Teaching through Film

Teaching through Film

Stephen Brookfield (University of St. Thomas, USA)
Copyright: © 2013 |Pages: 15
DOI: 10.4018/978-1-4666-4249-2.ch020
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Film can be used for multiple educational purposes in the support of students’ learning. It can be used at the beginning of a unit to generate avenues for discussion or exploration, at the end of a unit to illustrate ideas that have already been studied through other formats, or to integrate multiple themes that have been considered across the curriculum. Some of its functions are to encourage the exploration of multiple perspectives, to teach specific histories, to provide guides for action, and to illustrate complex concepts. This chapter explores the ways these different functions can advance learning by focusing on one particular scene in particular. The scene is “The Decision” in Ken Loach’s Land and Freedom, a dramatization of the Republican forces’ struggle against General Franco’s coup in the Spanish Civil War.
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As I began writing this chapter, it was Oscar week in 2012. In the USA, around 40 million viewers watched the Oscar ceremonies on TV, with countless more viewers around the world. Despite the rise of Cable TV and the explosion of social media, films still retain the power to influence national debate and to focus the attention of adults across the social spectrum on a particular issue. When Crash won the Oscar for best picture in 2005 several of my colleagues used it to jump start class discussions of racial dynamics and identity. Not just the characters and storyline of Crash, but also the identity of its producer, co-writer and director, Paul Haggis (a White Canadian), provided multiple entry points for exchange and analysis. In my own courses I found Crash a wonderful example of a distinctly White viewpoint on race, with its underlying premise that Whites (like the policemen played by Matt Dillon and Ryan Phillipe) could turn racism on and off like a light switch, depending on the situation.

Crash implied that with good hearts and raised awareness on the part of Whites, racism could be eliminated. It sidestepped any real analysis of how racism is structurally embedded in wider economic inequalities, or how the ideology of White supremacy is learned and deeply embedded in Whites’ consciousness. It assumed that depending on the situation Whites can choose whether or not to be racist and that those with good hearts will choose not to be. In this perspective success in anti-racist work is largely a matter of individual fortitude; of how assiduously you gear yourself up to detect and fight the enemy of external racism. This approach holds that whether or not a White person chooses to be racist is down to the moral strength or militant Christianity he or she displays in fighting the system’s efforts to make them think and behave as a racist. It views racism as individual not systemic, a matter of personal choice rather than an ideology learned in, and underscored by, social structures.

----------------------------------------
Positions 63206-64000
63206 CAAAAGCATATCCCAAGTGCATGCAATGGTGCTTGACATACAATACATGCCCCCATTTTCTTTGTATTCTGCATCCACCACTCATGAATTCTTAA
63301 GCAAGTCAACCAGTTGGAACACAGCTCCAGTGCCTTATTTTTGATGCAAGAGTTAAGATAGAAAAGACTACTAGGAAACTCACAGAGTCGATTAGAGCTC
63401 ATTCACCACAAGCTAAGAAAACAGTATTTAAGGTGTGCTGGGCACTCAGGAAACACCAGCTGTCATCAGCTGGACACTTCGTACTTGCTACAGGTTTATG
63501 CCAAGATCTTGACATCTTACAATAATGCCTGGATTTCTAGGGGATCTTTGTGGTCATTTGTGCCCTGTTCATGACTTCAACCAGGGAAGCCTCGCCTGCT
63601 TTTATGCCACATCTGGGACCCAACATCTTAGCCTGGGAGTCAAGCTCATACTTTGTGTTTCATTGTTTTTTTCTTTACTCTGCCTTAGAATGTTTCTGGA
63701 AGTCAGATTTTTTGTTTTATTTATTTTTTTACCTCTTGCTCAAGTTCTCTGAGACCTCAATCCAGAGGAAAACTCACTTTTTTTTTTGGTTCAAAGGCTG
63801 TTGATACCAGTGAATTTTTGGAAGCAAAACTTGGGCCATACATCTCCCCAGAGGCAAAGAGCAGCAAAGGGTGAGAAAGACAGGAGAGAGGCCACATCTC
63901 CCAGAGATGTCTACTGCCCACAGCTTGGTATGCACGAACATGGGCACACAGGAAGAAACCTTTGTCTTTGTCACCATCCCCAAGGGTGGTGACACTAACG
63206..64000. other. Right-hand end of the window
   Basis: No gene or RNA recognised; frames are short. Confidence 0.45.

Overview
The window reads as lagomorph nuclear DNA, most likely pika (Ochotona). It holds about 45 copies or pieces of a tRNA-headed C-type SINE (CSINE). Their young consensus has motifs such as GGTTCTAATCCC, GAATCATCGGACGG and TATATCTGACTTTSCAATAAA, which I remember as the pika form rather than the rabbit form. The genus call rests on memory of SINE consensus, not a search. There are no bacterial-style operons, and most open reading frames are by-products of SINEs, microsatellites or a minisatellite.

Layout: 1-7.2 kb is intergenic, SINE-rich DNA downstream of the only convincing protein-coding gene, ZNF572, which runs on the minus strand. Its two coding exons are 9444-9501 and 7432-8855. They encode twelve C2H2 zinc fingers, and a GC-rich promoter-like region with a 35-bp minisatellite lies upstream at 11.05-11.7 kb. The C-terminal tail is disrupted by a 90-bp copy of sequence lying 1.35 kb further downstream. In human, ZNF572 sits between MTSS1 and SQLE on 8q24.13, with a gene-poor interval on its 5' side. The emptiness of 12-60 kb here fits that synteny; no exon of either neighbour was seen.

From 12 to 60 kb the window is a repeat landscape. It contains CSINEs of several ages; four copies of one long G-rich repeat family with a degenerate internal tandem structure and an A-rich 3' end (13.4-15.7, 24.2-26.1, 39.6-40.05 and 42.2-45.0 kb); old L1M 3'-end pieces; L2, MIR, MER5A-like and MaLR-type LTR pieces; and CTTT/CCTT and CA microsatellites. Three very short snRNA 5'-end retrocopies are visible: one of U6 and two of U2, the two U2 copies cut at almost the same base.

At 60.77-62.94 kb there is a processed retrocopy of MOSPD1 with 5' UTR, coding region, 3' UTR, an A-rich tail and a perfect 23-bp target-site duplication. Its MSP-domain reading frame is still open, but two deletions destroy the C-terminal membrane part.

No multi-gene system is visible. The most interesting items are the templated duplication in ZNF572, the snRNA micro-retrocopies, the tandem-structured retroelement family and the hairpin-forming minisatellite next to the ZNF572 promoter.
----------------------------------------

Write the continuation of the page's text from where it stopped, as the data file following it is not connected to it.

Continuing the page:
When I made this critique of the film many of my White students were surprised I would not be wholly supportive of a film that, in their view, courageously took on the issue of racism. I think that having an Oscar-winning film to focus on allowed us to get far more deeply into a real discussion of racism than if I had asked people to begin by talking about their own direct experience of discrimination. Unless people are ready and willing to disclose quite searing personal stories, you often need the bridge of art (fiction, film, TV, comedy) to prime them to make the leap to direct experience. I would argue that one comedy skit in Chappelle’s Show or Key and Peele, or one Chris Rock or Def-Jam stand-up routine, is often more productive in opening up avenues for discussion than assigning people to read an article on critical race theory, or the autobiographies of Nelson Mandela or Malcolm X.

In the digital age, teachers are more and more aware of the need to use multiple media formats and technologies, particularly those that incorporate a strong visual element. As a medium, film has been around for over a century, but the explosion of the World Wide Web has meant that viewership is now possible on an exponentially greater level than ever before. No longer do people need to wait for a film to show up at their local cinema, or to be run on TV. Both legally and illegally, the opportunity to watch films is now available to anyone with access to a computer.

In this chapter, I want to review the different ways that film can be used for educational purposes. My purpose is to explore a number of functions that film can serve in advancing learning, and I will do this by focusing on one particular scene in one particular film. This film is Ken Loach’s Land and Freedom and interested readers can watch it freely on YouTube at: http://www.youtube.com/watch?v=WH9J48jlUE0.

Key Terms in this Chapter

Counterfeit Discussion: A discussion that appears democratic and open but that is, in fact, manipulated.

Ken Loach: British film director known for tackling political issues.

Hegemony: The process by which people learn to embrace ideas and practices that harm them.

Critical Thinking: Becoming aware of assumptions informing thoughts and actions.

Perspective Taking: The opportunity to see events through others' eyes.

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